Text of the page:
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Recently Published Articles
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Colleen E. Krause, Brunah A. Otieno, Dr. Alina Latus, Dr. Ronaldo C. Faria, Dr. Vyomesh Patel, Dr. J. Silvio Gutkind and Dr. James F. Rusling
Article first published online: 12 JUN 2013 | DOI: 10.1002/open.201300018
Off-line amplification: A low-cost inkjet-printed gold nanoparticle immunoarray was integrated into a microfluidic device for multiple protein determinations. The use of heavily labeled magnetic beads allows optimization either for ultrasensitive detection of biomarker proteins (low fg mL−1 levels) or for rapid 8 min assays within clinically relevant detection ranges.
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Mingfeng Yu, Dr. Ngee H. Lim, Samantha Ellis, Prof. Hideaki Nagase, Prof. James A. Triccas, Dr. Peter J. Rutledge and Dr. Matthew H. Todd
Article first published online: 12 JUN 2013 | DOI: 10.1002/open.201300014
Choices, choices: A conjugate of cyclam and the matrix metalloproteinase (MMP) inhibitor marimastat was synthesized to give a compound with two potential zinc-binding groups (ZBGs). The first equivalent of Cu(II) or Zn(II) was chelated by the cyclam-triazole moiety rather than the hydroxamic acid. Both the conjugate and its metal complexes exhibited potent and selective MMP inhibitory activity, and displayed no cytotoxicity, suggesting future applications in the imaging of MMP activity.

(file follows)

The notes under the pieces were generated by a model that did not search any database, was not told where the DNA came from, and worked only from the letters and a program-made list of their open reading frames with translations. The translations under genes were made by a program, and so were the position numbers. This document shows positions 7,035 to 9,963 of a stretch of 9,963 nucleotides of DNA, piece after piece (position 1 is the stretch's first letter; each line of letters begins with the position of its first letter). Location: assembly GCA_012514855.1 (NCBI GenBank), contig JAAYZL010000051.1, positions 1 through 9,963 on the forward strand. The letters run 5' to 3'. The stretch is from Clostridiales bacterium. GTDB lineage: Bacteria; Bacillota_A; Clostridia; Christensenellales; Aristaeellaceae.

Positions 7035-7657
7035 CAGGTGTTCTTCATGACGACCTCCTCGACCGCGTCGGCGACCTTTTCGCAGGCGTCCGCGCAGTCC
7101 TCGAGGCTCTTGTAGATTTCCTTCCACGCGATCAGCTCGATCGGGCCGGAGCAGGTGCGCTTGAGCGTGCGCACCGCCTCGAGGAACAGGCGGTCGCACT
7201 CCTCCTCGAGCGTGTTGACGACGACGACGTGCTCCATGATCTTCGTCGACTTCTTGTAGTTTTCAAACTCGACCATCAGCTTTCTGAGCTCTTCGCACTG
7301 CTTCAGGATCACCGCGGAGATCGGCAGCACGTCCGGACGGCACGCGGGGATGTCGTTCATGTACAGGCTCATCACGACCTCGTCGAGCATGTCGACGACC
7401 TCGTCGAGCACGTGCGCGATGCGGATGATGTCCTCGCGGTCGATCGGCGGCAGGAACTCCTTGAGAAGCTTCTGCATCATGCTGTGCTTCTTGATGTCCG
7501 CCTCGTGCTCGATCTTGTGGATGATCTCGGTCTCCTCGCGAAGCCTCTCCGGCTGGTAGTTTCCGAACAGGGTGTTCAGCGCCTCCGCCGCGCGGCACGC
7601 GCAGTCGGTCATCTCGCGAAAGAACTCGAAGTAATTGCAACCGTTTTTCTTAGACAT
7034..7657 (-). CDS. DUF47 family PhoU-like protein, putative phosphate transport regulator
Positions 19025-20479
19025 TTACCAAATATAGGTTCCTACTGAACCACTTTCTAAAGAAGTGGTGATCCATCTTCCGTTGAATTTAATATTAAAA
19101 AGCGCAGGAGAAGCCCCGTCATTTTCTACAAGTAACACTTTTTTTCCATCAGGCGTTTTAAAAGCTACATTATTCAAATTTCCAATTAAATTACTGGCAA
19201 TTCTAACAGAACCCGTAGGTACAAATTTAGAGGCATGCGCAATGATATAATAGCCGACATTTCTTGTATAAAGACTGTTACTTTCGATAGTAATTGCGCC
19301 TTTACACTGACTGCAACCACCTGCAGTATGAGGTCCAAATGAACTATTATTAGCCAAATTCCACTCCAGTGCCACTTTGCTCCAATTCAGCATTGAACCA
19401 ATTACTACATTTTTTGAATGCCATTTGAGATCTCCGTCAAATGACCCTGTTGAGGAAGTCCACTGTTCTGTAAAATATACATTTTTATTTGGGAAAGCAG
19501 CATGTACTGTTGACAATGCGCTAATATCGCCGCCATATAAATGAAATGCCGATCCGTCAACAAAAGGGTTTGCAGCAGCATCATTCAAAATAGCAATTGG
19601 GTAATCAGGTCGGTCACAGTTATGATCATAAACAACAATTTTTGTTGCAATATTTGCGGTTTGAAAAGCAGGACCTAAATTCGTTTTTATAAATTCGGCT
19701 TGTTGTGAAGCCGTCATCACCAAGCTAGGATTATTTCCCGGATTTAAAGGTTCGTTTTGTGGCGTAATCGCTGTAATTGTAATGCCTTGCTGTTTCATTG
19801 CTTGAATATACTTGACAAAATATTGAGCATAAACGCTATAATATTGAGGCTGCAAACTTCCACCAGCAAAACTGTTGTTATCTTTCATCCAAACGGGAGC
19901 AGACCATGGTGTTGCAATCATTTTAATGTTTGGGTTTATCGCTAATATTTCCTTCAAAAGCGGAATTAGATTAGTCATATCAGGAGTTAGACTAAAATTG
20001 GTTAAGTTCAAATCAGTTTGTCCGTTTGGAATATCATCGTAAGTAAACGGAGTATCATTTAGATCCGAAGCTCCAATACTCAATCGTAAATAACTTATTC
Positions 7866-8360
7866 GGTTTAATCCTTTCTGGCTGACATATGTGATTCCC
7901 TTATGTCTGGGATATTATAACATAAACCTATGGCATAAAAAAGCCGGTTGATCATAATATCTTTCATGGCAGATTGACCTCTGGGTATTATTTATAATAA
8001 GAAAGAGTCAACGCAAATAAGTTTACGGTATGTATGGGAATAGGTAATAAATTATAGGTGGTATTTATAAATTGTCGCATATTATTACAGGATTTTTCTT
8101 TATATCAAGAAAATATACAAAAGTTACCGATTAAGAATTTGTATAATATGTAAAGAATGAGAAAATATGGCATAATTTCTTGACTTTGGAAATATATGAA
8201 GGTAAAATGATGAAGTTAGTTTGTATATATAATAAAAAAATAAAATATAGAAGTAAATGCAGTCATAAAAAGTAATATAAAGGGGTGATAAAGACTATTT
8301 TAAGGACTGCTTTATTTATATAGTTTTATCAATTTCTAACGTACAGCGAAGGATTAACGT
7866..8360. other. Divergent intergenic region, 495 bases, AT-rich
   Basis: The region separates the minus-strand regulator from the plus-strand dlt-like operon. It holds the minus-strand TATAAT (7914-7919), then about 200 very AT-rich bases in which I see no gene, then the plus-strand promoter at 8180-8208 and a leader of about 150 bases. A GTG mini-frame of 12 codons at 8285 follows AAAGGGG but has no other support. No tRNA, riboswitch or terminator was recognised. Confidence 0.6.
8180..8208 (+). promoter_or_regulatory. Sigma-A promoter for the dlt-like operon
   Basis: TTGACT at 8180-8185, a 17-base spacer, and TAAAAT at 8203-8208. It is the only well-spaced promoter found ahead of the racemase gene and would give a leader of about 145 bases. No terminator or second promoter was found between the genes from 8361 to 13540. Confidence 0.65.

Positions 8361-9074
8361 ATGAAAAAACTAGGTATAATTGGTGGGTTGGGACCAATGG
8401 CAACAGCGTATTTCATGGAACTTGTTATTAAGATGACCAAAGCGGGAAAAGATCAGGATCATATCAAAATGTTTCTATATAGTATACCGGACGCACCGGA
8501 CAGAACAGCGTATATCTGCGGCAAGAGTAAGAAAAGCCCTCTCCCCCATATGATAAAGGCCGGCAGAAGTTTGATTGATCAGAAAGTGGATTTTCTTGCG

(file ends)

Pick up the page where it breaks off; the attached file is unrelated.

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Marc Steinmetz and Stefan Grimme
Article first published online: 3 JUN 2013 | DOI: 10.1002/open.201300012
Catch 23: An extensive benchmark for evaluating modern density functionals in transition-metal-catalyzed bond-activation reactions is presented. The study focuses on the class of sophisticated double-hybrid functionals and finds dispersion-corrected PWPB95 and PBE0 as the most robust and well-performing methods.
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Prof. Shanmin Gao, Xin Liu, Prof. Tao Xu, Xuehua Ma, Prof. Zheyu Shen, Prof. Aiguo Wu, Dr. Yinghuai Zhu and Prof. Narayan S. Hosmane
Article first published online: 13 MAY 2013 | DOI: 10.1002/open.201300007
The sum of its parts: Nanocomposites of Fe10BO3/Fe3O4/SiO2 and GdFeO3/Fe3O4/SiO2, synthesized by a gel combustion technique using citric acid as fuel and chelation, exhibited strong magnetic properties indicating that they might have potential applications in diagnostic analysis of cancer through use in neutron capture therapy.
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Lando P. Wolters and Prof. Dr. F. Matthias Bickelhaupt
Article first published online: 6 MAY 2013 | DOI: 10.1002/open.201300009
π Electrons can do that! They can bend the otherwise linear d10-ML2 complexes through backbonding. Bonding analyses reveal that the second π-accepting ligand is, in a sense, hunting for “fresh” (not yet stabilized) dπ electrons. The magnitude of the effect depends on the nature of both metal and ligand; LML angles adopt values as small as 128.6°.